Construction of a new bridge across a creek has made possible a beautiful and convenient loop hike at Round Valley Regional Preserve south of Brentwood.

Actually the option has always been there, but until now it has been an unofficial shortcut that required descending into the creek bed and clambering up the other side.

The new connector isn't on the current park maps, but here's how it works:

From the trailhead on Marsh Creek Road, cross the bridge over Marsh Creek and walk, ride or bike into the park on the Miwok Trail.

About a mile-and-a-half in, as the terrain starts to open up into Round Valley, you'll see the Hardy Canyon Trail branching off to the left, and a water tank on the right.

Just past the water tank, bear right between some wooden posts that look like they once supported a gate. At this point you can see the bridge railing about 20 yards ahead and slightly to the left. The gateposts are your landmark; there's no signpost yet.

Cross the bridge, go through a gate on the far side, and turn left along the fence for a short walk to the junction of the Murphy Meadow and Fox Tail trails. Go left on the Murphy Meadow Trail. The Fox Tail Trail is pretty, but it dead-ends at the park boundary.

From here the map makes the route obvious. The Murphy Meadow Trail leads past the turn to Round Valley Group Camp and back around to the Miwok Trail, on which you can return to the start.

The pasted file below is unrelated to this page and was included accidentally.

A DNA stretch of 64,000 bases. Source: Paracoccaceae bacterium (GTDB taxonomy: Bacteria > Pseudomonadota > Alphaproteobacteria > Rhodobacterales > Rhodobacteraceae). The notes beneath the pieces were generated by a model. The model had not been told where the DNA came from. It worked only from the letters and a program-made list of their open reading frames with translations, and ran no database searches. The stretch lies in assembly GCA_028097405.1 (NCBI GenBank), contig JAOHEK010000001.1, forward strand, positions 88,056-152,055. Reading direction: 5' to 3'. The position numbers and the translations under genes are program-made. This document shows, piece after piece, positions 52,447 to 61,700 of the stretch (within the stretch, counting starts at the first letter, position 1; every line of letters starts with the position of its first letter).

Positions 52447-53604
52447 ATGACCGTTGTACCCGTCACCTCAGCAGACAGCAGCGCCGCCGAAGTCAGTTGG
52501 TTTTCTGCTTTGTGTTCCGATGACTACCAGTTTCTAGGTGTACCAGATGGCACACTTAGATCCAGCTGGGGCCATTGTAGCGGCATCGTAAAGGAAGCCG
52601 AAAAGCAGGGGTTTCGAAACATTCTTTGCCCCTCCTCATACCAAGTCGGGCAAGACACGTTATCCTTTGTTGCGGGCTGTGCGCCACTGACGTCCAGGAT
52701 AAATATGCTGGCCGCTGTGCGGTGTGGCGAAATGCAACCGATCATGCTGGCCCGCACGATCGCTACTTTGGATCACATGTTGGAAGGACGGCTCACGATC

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For the record, the new bridge has a five-ton capacity and a 10 mile-per-hour speed limit. Be advised.

Round Valley is a great park for wildlife. Golden eagles and other raptors feed on the abundant ground squirrel population. I've also seen coyote, deer, rattlesnakes and one lonely tarantula.

Round Valley's trailhead is on Marsh Creek Road between Deer Valley Road and Camino Diablo. Entry and parking are free.

Please remember that no dogs are allowed at Round Valley, leashed or otherwise. The reason is that the park is habitat for the rare and endangered San Joaquin kit fox, and domestic dogs can carry diseases to which the kit fox has no resistance. So please, leave the pooch at home.

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    At Black Diamond Mines Regional Preserve in Antioch, naturalist Eddie Willis will welcome winter with a hike from 10 a.m. to noon Sunday in search of mistletoe, Christmas berry, and other seasonal ornamentation. Best for ages 7 and older, the hike is along the Chaparral Loop and Pittsburg Mine Trails. Rain cancels it.

    Meet Eddie at the preserve's innermost parking lot on Somersville Road, five miles south of Highway 4 in Antioch. Black Diamond Mines has a parking fee of $5 when the kiosk is attended. For more information, call 888-327-2757, ext. 2750.

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    Winning entries in East Bay Regional Park District's 2012 youth art contest are now on display in the Environmental Education Center at the Tilden Nature Area in Berkeley.

    Youngsters ages 12-18 were invited to depict how they get active outdoors in any East Bay public park. The results are imaginative and colorful.

    Center hours are 10 a.m. to 4:30 p.m. Tuesdays through Sundays except for Christmas and New Year's days. The phone number is 510-544-2233.

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    During Christmas and New Year's weeks, all the regional parks will be open during daylight hours, though visitor centers are generally closed on Christmas Day and New Year's Day. If the weather's good, a walk or ride in the parks offers a nice break from the seasonal hustle and bustle.

    And however you celebrate the season, here's wishing you happy holidays and a great new year.

    Ned MacKay writes about East Bay Regional Park District sites and activities. Email him at nedmackay@comcast.net.